Innovation is the new safe place for retailers.
Updated: Apr 24, 2019
The consequences for retailers of not innovating in a changing world are declining customer counts and declining sales. Not innovating is an unsustainable strategy. Retailers who don’t innovate will drop (or raise) prices, cut rosters, close stores and pressure suppliers and landlords to cover the loss of revenue. All of these tactics are unsustainable in the long term. Innovation is the new safe place for retailers.
My grandfather was a coal miner. When he retired, he became a comedian in the clubs of North East England. As a 10-year-old I was lucky enough to be the sounding board for his new material. Most of it concerned incontinence (which must have resonated with his demographic) but it’s a story on another topic that has stayed with me. It’s about a race horse trainer who isn’t winning many races. He decides on a radical strategy to cut costs by reducing feed to the horses, the number of jockeys on staff and so on. He wins a few less races but for the first time in many years the stables are profitable. The next year he doubles down. Costs are reduced again and even though he wins even less races the profit at the stables increases. News of the stable’s success gets out and the trainer becomes something of a media celebrity. He is invited to speak at conferences and is the go-to media head for anything to do with horse training. In the third year the trainer doubles down again but unfortunately, half way through that year, he has to call a press conference to announce that all the horses are dead!
As retailers our race is the race for customers. Our job is to win races. When we win races sales increase, opportunities increase for our team and suppliers and profit increases as our costs become a smaller proportion of sales. When we lose races sales decrease, opportunities for our team and suppliers decrease and profit can only be sustained if expense reductions cover reduced sales. If we continue to lose races the cycle repeats. Doubling down on expense reduction will keep the doors open in the short term but will only lead to the death of the business in the long term. How many times have you seen it? It’s happening in plain sight right now wherever you’re reading this.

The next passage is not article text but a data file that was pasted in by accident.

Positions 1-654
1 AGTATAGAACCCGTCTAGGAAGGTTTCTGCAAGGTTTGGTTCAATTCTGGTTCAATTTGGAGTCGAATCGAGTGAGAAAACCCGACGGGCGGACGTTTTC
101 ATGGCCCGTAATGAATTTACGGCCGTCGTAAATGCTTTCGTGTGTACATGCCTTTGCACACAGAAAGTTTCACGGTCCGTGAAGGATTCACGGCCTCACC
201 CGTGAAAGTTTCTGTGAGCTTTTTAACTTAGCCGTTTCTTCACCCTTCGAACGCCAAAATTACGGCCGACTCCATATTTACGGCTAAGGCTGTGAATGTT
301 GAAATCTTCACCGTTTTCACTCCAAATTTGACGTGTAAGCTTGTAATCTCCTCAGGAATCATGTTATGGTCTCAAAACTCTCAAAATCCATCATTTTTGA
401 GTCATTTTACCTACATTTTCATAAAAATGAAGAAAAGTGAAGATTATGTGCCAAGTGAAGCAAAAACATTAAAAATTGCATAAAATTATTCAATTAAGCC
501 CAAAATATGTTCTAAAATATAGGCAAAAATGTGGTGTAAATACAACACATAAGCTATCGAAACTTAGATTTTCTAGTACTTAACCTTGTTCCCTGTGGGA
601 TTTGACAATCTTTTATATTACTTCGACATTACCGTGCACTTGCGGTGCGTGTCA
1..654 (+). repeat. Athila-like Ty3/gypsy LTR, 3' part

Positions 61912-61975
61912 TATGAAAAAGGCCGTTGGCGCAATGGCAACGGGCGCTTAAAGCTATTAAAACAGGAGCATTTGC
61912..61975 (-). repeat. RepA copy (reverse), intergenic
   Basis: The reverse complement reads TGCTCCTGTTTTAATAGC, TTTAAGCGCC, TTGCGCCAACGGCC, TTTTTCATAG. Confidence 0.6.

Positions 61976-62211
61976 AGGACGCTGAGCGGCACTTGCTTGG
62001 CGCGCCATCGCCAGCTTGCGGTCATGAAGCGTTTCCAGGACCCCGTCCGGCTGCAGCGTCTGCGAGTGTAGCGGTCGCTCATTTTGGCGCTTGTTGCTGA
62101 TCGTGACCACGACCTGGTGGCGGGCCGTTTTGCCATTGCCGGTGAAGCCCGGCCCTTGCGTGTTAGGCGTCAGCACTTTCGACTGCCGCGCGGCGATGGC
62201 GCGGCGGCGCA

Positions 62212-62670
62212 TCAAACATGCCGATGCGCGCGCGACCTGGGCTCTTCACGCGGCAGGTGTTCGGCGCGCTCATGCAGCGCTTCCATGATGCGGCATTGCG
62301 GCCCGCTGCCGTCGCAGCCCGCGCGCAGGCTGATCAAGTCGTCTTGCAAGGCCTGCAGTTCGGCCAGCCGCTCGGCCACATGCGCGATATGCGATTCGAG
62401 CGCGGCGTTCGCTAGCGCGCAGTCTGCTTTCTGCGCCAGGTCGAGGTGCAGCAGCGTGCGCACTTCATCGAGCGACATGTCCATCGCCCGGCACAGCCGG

Customers are the foundation of every retail business. If we lose them, we must get the ones who remain to spend more or cover their loss with expense savings. It’s much better to win customers but in today’s retail market it is definitely getting harder. Competition from foreign imports and online is intense and customers, armed with smartphones, are savvier than ever. The retail tactics that once won the race for customers are no longer enough. Some retailers have reacted by attempting to create one horse races they can’t lose. They buy competitors or saturate the market with outlets, but the market doesn’t like one horse races and won’t allow them for long. Others have tried to win by discounting but winning customers this way involves much lower prize money and requires a significant rise in sales volume to be viable. The only sustainable strategy to win the race for customers is to innovate.
Can you imagine a tennis player winning Wimbledon today with a wooden racket? It’s a crazy idea but some retailers believe they can still win the race for customers using last century tactics. By doing something different that benefits your customers, generates a return for the business and aligns with your purpose races can be won. Sometimes expectations on financial return and business purpose need to be revised to match the new competitive landscape and new customer values but this can and is being done. Even the biggest and historically most successful of retail businesses like Wal Mart, Target (USA), Starbucks, H+M and Inditex have changed the way they compete and are winning customers again.
Innovation is risky and is not generally the first language of a retailer but in today’s environment the risks of not innovating , of trying to win races the old way or relying on cost cutting to survive , are potentially terminal and much higher than the risks of innovating. We must win the race for customers or die. Innovation is the new safe place for retailers